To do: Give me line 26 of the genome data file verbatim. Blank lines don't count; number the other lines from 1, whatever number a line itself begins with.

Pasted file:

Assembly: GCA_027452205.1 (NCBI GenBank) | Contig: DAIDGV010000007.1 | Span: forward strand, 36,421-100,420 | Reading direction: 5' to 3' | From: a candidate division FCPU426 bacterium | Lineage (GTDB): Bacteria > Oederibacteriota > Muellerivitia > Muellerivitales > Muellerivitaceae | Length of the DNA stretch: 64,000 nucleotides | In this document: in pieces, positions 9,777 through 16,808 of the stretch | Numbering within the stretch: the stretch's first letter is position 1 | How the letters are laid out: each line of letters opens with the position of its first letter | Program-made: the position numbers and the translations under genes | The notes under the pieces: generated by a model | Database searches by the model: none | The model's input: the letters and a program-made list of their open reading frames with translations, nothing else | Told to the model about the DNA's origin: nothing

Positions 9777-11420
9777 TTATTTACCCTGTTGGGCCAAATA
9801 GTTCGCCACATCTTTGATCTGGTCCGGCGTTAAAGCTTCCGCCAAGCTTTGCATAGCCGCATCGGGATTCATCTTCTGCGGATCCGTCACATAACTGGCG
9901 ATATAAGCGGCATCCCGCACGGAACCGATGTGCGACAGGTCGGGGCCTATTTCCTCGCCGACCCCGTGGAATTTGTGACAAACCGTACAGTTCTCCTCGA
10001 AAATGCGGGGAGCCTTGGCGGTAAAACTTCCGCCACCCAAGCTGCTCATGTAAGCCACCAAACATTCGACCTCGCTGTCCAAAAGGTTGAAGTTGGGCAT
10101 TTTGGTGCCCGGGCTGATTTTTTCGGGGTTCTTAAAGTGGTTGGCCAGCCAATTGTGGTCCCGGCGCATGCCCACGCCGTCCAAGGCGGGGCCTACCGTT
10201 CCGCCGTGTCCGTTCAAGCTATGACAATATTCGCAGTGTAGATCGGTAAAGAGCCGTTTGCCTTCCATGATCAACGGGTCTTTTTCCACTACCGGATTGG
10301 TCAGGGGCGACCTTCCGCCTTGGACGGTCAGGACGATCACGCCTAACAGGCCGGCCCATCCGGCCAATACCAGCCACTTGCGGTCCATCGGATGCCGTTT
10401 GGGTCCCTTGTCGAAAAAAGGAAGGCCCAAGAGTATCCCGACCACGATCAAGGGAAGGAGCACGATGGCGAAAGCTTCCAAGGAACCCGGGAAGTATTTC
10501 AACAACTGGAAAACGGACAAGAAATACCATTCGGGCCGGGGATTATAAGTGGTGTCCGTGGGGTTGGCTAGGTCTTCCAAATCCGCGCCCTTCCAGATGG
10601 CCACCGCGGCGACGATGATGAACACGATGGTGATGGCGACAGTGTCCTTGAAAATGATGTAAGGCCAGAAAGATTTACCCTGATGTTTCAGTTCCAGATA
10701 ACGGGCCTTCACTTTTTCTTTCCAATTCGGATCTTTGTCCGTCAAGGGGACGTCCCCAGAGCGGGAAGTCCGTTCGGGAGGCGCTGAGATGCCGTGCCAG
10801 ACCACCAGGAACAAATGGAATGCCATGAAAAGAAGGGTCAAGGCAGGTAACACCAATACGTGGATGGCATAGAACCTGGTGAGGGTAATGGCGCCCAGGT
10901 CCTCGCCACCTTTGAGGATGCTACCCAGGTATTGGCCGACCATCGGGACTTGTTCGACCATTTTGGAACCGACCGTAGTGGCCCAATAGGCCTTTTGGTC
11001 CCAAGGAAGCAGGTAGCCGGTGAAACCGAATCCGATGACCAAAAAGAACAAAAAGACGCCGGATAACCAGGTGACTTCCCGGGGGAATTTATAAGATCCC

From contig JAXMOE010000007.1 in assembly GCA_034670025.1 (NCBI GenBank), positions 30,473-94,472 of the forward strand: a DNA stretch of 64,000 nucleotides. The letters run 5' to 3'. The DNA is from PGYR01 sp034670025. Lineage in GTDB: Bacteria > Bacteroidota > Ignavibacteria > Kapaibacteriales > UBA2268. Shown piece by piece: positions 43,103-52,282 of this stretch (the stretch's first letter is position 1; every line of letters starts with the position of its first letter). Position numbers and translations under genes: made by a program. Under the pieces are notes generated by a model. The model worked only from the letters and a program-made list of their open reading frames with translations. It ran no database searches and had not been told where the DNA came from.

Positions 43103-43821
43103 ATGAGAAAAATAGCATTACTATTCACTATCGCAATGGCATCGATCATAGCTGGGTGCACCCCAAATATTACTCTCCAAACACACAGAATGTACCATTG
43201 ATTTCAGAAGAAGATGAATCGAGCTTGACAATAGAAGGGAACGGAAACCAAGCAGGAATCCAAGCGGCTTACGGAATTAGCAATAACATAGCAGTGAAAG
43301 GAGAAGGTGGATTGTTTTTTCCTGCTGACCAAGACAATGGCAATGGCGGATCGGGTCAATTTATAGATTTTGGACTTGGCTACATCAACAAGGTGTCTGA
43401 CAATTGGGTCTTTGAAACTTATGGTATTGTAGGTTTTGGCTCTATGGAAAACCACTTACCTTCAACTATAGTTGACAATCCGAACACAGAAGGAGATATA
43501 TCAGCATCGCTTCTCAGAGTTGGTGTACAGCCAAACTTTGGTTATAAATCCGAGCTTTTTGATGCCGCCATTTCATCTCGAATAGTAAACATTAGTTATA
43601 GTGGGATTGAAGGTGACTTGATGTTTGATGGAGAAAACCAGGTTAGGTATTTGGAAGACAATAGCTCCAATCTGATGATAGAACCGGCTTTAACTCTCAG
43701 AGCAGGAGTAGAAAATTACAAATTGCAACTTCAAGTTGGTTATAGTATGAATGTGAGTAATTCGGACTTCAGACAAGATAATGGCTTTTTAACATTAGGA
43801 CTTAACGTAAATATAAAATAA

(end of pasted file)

43801 CTTAACGTAAATATAAAATAA